• If myasthenia gravis is suspected, refer the patient to a neurology centre for investigations, including testing for the presence of antibodies to the acetylcholine receptor and to muscle specific tyrosine kinase, and specific electrophysiological tests

  • The patient may still have myasthenia gravis even if the results of serology and electrophysiological investigations are normal; history is key to the diagnosis

  • Effective treatment (including acetylcholinesterase inhibitors and steroids) is available for this potentially fatal condition and should not be discontinued abruptly; patients having surgery or experiencing other stresses need close monitoring and possibly changes in treatment to prevent myasthenic crisis

Red flags for an imminent myasthenic crisis

  • Rapid worsening of primary myasthenic symptoms

  • Rapid progression of bulbar symptoms

  • Increasing dose of pyridostigmine

  • Tachypnoea

  • Tachycardia

  • Decreased forced vital capacity

  • Respiratory infection

Notes

Cite this as: BMJ 2012;345:e8497

Footnotes

  • This is one of a series of occasional articles highlighting conditions that may be more common than many doctors realise or may be missed at first presentation. The series advisers are Anthony Harnden, university lecturer in general practice, Department of Primary Health Care, University of Oxford, and Richard Lehman, general practitioner, Banbury. To suggest a topic for this series, please email us at easilymissed{at}bmj.com.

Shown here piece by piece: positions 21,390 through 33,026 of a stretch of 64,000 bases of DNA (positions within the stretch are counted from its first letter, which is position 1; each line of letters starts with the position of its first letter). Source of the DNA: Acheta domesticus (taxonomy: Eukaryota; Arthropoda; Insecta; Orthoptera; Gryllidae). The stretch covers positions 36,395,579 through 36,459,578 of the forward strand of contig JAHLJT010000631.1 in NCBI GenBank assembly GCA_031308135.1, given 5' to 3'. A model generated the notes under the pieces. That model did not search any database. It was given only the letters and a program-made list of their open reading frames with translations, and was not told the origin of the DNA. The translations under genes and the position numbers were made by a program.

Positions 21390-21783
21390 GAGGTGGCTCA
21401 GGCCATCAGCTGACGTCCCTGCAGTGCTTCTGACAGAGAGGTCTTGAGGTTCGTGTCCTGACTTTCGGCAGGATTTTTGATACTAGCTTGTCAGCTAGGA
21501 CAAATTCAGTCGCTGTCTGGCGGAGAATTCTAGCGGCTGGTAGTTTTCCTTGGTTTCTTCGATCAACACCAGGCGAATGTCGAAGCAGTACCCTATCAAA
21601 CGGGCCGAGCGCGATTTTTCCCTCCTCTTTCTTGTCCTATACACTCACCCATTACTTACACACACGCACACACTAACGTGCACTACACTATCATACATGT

• Contributors: All authors were responsible for the design of the article, drafting it, and revising it critically for intellectual content. All authors approved the final manuscript. JS is the guarantor.

  • Competing interests: All authors have completed the ICMJE uniform disclosure form at www.icmje.org/coi_disclosure.pdf (available on request from the corresponding author) and declare: no support from any organisation for the submitted work; the Myasthenia Gravis Association UK funds JS’s research post; no other relationships or activities that could appear to have influenced the submitted work.

  • Provenance and peer review: Commissioned; externally peer reviewed.

  • Patient consent not required (patient anonymised, dead, or hypothetical).

References